Spring has sprung and nothing heralds this time of year more than the kaleidoscopic colour of spring flowers.
If you’ve finished your spring cleaning and want to fill your garden with vibrant colour and the tantalising scent of spring flowers, then look no further. Here is a list of the best spring flowers that will wake your garden up from its winter slumber.
You’ve probably heard about the terrible plight of bees in the UK and across the world. It’s hard to overstate just how important they are to our ecosystem. Why not give the helpful bee a leg-up (or 6!) by planting these spring flowers in your garden?
This particular flower gets in early, springing to life from February onward. Pulmonaria provide bees with plenty of nectar, the fuel they need to pollinate our flowers and plants. These spring flowers thrive in damp conditions so provide them with plenty of shade.
A bumblebee favourite. And a human one too. As well as being packed with pollen, these colourful additions to your garden act as miniature bee hotels. That’s right, bees will shelter in these spring flowers overnight!
Representing the purple and blue end of the colour spectrum, these popular spring flowers are often found making their way over and along walls in gardens across the country. These flower later than pulmonaria, around April and May.
Once planted, these spring flowers largely take care of themselves and will spread out across your garden. Their distinctive spotted leaves and deep purple flowers are irresistible to bees.
According to experts, perennials are easy spring flowers to grow due to their hardy nature and can be planted almost anywhere in your garden – and once planted, they will flower every year! The two below flower earlier than most other perennials so if you plant them early enough these spring flowers will make an appearance before summer rolls around.
These are some of the most diverse and low maintenance spring flowers you can add to your garden. Sometimes known as Cranesbill, geraniums may be beautiful but they are also tough, living a long time under the right conditions. Take your pick from pink, purple, blue and white, their flowers will last all summer.
These diverse spring flowers are United States natives. Make sure to plant phlox subulata as these will bloom earlier than most phlox and form a dense and luxurious carpet of colour. These spring flowers have star-shaped blooms and their vibrant pink, purple and white colour is matched by their fragrance. They are perfect for rockeries and other parts of the garden low to the ground and will bloom from mid spring to early summer.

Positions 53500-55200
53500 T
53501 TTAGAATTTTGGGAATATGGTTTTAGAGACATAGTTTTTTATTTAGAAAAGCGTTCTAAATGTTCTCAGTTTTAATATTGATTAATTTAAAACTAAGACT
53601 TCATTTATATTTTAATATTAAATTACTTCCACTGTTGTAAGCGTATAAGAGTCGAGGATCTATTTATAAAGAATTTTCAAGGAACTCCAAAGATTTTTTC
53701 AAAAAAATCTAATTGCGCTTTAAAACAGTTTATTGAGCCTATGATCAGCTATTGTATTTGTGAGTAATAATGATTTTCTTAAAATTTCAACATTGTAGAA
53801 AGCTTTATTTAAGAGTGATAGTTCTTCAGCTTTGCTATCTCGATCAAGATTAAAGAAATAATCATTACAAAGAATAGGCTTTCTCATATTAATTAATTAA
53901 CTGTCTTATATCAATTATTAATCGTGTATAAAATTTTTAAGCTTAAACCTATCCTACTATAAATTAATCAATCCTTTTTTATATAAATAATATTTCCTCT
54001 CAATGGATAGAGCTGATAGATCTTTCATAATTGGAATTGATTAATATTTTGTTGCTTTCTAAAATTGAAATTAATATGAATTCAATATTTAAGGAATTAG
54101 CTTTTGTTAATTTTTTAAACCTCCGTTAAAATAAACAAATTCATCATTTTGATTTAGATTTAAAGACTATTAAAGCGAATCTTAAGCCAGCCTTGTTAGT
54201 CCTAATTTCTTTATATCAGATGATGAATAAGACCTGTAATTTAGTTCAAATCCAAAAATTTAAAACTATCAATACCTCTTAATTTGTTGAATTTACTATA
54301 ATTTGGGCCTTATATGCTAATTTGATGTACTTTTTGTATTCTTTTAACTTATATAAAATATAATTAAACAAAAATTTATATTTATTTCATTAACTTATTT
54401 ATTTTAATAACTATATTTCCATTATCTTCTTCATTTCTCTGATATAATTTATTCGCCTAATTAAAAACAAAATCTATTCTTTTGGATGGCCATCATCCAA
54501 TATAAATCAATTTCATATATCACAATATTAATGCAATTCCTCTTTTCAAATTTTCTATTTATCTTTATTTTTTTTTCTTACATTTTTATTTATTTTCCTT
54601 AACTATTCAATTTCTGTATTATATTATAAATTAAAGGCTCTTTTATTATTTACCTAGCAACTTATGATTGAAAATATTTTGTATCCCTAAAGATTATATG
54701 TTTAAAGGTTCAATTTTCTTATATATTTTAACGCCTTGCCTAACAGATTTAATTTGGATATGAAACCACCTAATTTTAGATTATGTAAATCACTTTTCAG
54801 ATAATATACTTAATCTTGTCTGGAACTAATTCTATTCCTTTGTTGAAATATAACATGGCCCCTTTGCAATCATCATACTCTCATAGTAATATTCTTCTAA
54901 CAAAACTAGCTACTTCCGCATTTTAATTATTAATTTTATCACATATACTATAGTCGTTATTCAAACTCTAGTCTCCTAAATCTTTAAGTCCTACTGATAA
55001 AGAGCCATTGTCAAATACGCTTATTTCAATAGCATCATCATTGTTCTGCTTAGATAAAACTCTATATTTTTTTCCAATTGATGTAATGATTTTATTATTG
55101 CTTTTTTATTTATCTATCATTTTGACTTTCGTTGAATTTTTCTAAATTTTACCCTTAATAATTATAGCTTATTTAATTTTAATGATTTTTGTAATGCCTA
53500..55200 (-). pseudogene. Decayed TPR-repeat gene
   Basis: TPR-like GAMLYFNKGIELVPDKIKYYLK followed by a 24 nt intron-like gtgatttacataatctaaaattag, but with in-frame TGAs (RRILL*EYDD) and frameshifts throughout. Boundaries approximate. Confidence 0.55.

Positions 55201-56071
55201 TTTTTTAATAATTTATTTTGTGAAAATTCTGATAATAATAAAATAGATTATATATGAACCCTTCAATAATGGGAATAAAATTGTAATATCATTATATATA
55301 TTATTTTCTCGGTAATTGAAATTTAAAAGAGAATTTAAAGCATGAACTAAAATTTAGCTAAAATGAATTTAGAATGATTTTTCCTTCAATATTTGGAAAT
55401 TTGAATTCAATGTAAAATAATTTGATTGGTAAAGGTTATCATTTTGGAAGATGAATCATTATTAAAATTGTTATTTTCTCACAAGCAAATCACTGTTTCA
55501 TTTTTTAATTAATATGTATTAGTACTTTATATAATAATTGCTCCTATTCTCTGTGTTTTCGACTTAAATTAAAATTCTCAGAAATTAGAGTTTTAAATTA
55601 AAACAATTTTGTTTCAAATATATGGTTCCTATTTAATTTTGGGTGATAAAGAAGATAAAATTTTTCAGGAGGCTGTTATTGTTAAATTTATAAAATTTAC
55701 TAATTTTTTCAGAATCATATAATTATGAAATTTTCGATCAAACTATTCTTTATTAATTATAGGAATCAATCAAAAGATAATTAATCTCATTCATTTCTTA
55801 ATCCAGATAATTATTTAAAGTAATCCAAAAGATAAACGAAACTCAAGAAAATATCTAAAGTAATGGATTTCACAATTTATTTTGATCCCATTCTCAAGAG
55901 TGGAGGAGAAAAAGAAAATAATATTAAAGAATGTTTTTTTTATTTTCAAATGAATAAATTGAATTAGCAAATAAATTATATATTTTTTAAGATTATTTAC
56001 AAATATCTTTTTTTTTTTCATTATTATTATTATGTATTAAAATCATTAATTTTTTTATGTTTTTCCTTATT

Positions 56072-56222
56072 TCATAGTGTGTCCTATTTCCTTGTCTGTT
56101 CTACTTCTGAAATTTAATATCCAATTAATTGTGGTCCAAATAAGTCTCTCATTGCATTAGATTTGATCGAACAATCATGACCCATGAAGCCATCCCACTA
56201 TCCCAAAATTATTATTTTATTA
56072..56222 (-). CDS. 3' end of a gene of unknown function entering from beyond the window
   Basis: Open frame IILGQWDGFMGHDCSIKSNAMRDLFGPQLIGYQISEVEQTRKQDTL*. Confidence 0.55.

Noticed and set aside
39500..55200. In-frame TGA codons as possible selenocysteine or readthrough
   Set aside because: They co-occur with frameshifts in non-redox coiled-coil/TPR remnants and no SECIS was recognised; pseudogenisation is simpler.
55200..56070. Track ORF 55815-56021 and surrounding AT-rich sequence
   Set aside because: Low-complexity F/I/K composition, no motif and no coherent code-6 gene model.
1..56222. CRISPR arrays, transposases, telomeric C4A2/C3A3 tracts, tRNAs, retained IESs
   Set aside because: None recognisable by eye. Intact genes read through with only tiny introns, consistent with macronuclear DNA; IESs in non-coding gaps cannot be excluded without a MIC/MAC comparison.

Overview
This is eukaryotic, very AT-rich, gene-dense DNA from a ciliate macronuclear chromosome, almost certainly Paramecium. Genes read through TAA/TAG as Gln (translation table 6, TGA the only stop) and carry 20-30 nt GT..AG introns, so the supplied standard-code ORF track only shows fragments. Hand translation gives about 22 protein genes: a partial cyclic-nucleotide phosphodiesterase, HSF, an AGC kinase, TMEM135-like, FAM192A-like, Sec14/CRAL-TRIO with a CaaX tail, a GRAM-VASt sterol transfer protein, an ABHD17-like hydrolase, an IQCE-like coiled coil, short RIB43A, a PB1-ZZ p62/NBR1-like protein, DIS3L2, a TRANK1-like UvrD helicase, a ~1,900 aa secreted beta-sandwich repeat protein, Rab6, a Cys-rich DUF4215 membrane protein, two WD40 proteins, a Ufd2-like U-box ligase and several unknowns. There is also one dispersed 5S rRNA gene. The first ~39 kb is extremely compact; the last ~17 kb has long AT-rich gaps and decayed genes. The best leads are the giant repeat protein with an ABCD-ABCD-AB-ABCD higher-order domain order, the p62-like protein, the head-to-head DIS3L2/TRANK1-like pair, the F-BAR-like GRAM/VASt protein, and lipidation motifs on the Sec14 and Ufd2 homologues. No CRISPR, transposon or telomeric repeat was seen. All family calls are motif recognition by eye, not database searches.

With enough planning and preparation planting spring bulbs is an excellent way to ensure your garden is brimming with spring flowers after winter. Spring flowering bulbs should be planted in soil between October and December, before the first frost. Generally, they should be planted at three times their depth. These spring flowers include some of the most well-known and loved – daffodils, tulips and hyacinths. Most bulbs come from the Mediterranean and thrive in sunshine.
Probably Britain’s favourite spring flower, the delicate daffodil is the epitome of spring. Their regal gold colour is famous but they also come in other varieties – pink and ruffled, for example. These spring flowers can transform herbaceous borders and even lawns and they are some of the easiest garden plants to grow requiring only well-drained soil and sunshine. Make sure to plant them around two bulb widths apart.
With a rainbow of colours available, not to mention shapes and sizes, you’ll be hard-pressed to choose one type of tulip to plant in your garden. Flowering from March to May, these colourful spring flowers make excellent additions to garden beds. They’re not a fan of waterlogged conditions as many hark from alpine environments. Ideally plant from mid- to late autumn – this is later than most other bulbs but planting at this time will reduce the likelihood of disease.
The easygoing hyacinth smells fantastic and makes quite a statement in any garden – their upright flowers are easy on the eye as well as the nose! They tend to flower between March and April after planting in early Autumn. These spring flowers are tough, able to grow in windowsill pots or almost anywhere in the garden. As long as they have the sun on them, they will thrive.
The Best Spring Flowers for Your Garden
There are so many spring flowers to choose from but with a little planning and thought it’s easy to kickstart Spring – even as early as Winter when you plant your bulbs!
If you’ve missed your chance to plant early, there are still a number of spring flowers above that can be repotted and planted in your garden right away.
Once you’ve given your garden that springtime spirit, why not go out and about to see the best of London? The rest of our Access London blog has ideas and information on interesting events all around the city.